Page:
Depending on how you define a “pizza”, the origin of pizza might not be Italian! Ancient Greeks and Egyptians were flatbreads topped with olive oil and spices. So kind of like pizza? (Nah, not really.)
Another math-pizza-merger is called the lazy caterer’s sequence, a sequence that counts the maximum pieces of pizza you can obtain by a given number of straight slices.
In 2001, which was mostly a Pizza Hut publication stunt, the first pizza was delivered to outer space. Cosmonaut Yuri Usachov was the lucky recipient.
The first computer-ordered pizza was delivered in 1974. Not through the internet though; the Artifical Language Laboratory at Michigan State was testing out its “speaking computer”.
If you thought the fancy pizza dough spinning and throwing was just a tourist attraction, you’re not entirely right. It’s actually the best way to create a uniform disk of dough.
Obviously, I had a slice of free pizza. You might have heard of a dessert stomach, but I also have a pizza stomach. (There was also free cake later in the day, to satisfy that dessert stomach).
An article popped up on my radar recently that caught my attention about some researchers in the UK that had performed a study looking at the foreign language skills of people after a drink or two. This interested me for a number of reasons. First of all, it’s a scientific publication about alcohol and I have to admit that always spikes my interest (but not my drink). Second of all, after spending almost a year in France (2) on an exchange program, I have experienced firsthand how my (self-perceived) language skills improve after increasing my blood alcohol percentage. However, these experiences were not only anecdotal, but also purely subjective, so I was naturally buzzed when I read that there could be a scientific basis to my observations.
What’s this scientific basis you’re talking about?
In the study, the researchers measured the self-rated and observer-rated verbal skills of native German speakers who had recently started learning Dutch (3) after drinking a little bit of alcohol (or none for the control group). Basically, they recorded a number of conversations between the Dutch-speaking Germans and a blinded experimenter before and after having a drink: vodka-lemonade for the test subjects and water for the control. These recordings were then rated by native Dutch speakers. The participants were also asked to rate their own verbal skills.
Participants who had had a glass of Russian Water were rated significantly higher by the Dutch native speakers, specifically with regards to their pronunciation. Surprisingly, and against the whole principle of Dutch courage – strength or confidence gained from drinking alcohol, – there was no effect on the self-rating.
This means that the improved pronunciation cannot really be an effect of improved self-confidence, as the self-rating would change in that case. I should remember this next time I have a science stand-up comedy thing. Usually, I adhere to the rule of “no drinking before a gig” because I’ve been told that drinks make you think you’re funnier, while in reality, you are probably less funny. But perhaps my fear of becoming overconfident is completely unsubstantiated? (4)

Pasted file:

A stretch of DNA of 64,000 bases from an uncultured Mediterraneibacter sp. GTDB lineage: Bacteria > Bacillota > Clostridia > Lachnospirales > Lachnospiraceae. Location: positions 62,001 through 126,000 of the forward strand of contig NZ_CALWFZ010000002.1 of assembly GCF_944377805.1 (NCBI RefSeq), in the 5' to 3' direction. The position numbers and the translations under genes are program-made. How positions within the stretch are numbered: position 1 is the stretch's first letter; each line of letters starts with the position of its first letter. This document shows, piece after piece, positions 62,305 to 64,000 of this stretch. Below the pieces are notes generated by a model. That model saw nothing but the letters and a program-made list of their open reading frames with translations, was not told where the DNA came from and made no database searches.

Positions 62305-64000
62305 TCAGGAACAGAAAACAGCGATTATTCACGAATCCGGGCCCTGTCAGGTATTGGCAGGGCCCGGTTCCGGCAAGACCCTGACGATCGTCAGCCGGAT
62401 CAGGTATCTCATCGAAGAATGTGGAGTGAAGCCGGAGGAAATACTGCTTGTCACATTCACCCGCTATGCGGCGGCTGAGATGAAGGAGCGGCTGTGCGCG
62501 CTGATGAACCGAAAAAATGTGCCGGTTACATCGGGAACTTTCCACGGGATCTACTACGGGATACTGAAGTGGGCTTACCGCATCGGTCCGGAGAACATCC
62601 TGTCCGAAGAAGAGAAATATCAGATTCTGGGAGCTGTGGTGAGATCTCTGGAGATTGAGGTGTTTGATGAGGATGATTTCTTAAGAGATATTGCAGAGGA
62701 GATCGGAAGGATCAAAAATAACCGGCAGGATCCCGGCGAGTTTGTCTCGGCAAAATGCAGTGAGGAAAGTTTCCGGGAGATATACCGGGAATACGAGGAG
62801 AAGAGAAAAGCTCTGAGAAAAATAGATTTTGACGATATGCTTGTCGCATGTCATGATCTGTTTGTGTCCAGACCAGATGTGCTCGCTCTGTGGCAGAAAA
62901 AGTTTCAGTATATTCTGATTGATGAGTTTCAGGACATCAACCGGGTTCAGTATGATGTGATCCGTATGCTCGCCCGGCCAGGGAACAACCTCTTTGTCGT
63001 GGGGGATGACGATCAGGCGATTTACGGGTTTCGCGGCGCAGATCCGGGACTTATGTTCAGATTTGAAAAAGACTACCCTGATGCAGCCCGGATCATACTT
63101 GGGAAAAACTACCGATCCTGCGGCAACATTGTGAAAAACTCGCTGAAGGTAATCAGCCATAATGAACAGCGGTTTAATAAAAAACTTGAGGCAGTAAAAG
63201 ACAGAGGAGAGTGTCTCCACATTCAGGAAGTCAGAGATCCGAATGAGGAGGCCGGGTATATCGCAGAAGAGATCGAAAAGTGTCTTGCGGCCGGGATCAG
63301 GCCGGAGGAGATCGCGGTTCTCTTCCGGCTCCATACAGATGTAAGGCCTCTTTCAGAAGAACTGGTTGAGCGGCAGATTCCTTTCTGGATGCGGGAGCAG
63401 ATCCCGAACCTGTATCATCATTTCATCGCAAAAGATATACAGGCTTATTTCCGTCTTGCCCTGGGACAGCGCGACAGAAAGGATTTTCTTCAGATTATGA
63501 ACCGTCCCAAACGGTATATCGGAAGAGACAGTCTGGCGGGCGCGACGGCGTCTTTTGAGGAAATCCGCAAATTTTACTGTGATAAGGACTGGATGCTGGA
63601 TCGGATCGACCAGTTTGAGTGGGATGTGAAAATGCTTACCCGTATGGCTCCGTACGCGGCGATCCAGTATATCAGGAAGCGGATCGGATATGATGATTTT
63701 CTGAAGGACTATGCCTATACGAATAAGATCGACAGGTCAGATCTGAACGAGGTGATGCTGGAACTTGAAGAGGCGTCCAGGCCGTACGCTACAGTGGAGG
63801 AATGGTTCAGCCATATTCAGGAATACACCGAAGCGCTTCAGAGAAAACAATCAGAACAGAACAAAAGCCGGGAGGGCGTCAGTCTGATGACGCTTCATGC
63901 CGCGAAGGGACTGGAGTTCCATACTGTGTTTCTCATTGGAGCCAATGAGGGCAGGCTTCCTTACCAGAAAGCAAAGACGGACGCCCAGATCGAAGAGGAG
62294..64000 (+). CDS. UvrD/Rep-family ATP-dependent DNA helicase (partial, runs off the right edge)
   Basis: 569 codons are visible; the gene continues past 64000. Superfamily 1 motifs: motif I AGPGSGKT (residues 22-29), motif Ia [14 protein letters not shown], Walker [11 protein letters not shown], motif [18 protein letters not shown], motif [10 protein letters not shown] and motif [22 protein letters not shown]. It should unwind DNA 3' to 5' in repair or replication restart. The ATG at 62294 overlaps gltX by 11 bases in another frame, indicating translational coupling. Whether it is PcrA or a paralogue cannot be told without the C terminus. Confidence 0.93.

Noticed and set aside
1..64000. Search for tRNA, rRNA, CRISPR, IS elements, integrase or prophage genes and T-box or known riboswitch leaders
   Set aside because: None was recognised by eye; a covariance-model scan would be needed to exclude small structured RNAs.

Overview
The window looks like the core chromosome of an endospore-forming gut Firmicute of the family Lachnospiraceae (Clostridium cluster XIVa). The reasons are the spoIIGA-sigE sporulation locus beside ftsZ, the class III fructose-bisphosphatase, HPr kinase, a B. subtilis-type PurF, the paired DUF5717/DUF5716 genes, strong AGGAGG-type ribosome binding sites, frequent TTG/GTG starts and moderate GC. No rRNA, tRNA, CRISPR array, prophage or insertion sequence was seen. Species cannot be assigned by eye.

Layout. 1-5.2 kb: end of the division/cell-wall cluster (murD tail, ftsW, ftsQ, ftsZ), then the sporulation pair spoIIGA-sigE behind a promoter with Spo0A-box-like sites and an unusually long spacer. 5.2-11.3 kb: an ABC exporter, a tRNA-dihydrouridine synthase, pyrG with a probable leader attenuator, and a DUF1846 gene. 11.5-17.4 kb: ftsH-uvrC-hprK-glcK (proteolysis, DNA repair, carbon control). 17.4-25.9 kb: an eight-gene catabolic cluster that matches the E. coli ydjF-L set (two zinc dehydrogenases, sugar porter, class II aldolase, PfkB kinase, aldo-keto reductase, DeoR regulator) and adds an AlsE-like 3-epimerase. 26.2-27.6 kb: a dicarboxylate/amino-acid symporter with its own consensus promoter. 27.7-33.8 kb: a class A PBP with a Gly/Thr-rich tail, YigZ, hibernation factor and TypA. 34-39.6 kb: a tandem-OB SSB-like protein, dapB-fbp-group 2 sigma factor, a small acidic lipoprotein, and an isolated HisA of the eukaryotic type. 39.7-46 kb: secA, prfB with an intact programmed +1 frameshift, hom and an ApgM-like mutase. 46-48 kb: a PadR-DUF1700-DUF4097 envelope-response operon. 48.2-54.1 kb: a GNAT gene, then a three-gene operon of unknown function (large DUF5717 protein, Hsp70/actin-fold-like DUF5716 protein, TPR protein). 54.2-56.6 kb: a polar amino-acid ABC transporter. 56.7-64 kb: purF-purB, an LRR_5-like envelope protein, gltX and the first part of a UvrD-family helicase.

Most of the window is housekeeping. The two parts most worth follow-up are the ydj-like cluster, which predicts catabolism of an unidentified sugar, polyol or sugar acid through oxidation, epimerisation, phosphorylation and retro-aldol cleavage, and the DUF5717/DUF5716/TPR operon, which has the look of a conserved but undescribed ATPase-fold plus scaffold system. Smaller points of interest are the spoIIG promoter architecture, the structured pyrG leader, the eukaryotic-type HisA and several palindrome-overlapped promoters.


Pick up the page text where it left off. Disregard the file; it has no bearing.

Anyway, a possible explanation for the results is decreased language anxiety, which is the feeling of nervousness felt by someone using a second or foreign language (also known by the name xenoglossophobia, a word that already just makes me anxious as it is). Basically, when speaking a foreign language, a lot of people are scared of making mistakes or sounding stupid, making them overthink everything they want to say and eventually resulting in a strained conversation. With a bit of alcohol, there is less overthinking et voilà, better pronunciation and more fluid speaking.
Oh, I obviously have to point out that this study was conducted with low amounts of alcohol consumption. Don’t try downing half a bottle of vodka before speaking a foreign language because that will most likely result in slurred speech and a headache the day after, at the least.
This almost sounds too good to be true…
As with a lot of scientific research, there are a few caveats in the study, because that’s how science works… For one, it was conducted on native German speakers who learned Dutch as a second language which means that – if we also disregard the sample size issues – the results might only be valid for German speakers who have learned Dutch, and unvalid for any other combination of native-foreign language speakers. The researchers also didn’t look at whether the subjects suddenly became better at speaking their own language after a drink; perhaps a little bit of alcohol just improves verbal skills in any language?
Also, there is some proof that people of alcohol having a placibo effect, for example, people drinking non-alcoholic beer thinking they are getting drunk without actually consuming alcohol (5). This alcohol expectancy effect could have biased the study because the difference between vodka-lemonade and water is pretty obvious, which makes me (and the researchers, who to their credit have pointed out the limitations of their study) wonder what the results would have been if the study participants had been blinded to whether there was alcohol in their drink or not (6).
Well, there you go, having a little bit of alcohol might actually make you better at speaking a foreign language. Maybe it actually helps you in the learning process. But for now, I just feel like grabbing a beer. And then maybe speak some French.